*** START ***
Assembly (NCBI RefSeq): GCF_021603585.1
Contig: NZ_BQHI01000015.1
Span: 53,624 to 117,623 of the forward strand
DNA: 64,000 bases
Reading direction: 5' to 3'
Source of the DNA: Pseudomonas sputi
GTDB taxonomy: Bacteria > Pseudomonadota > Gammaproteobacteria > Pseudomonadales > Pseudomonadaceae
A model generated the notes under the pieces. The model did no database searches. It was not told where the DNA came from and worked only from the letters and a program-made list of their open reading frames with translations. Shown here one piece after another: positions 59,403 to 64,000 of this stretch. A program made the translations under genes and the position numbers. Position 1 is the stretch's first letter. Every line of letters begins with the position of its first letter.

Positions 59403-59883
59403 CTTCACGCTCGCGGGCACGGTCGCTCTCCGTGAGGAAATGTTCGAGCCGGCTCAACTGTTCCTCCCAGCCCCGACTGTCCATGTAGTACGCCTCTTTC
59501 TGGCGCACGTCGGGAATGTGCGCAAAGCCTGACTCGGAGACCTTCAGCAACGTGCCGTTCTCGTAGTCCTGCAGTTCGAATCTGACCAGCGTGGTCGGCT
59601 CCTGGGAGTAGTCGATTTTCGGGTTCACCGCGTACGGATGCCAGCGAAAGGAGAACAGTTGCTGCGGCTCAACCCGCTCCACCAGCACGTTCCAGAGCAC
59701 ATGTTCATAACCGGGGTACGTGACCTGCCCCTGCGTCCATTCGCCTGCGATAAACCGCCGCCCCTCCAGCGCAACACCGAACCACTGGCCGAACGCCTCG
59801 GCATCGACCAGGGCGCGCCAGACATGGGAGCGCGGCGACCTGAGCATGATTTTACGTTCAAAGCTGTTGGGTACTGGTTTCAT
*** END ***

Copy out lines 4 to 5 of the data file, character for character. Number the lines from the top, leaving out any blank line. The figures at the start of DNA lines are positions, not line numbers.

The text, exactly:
DNA: 64,000 bases
Reading direction: 5' to 3'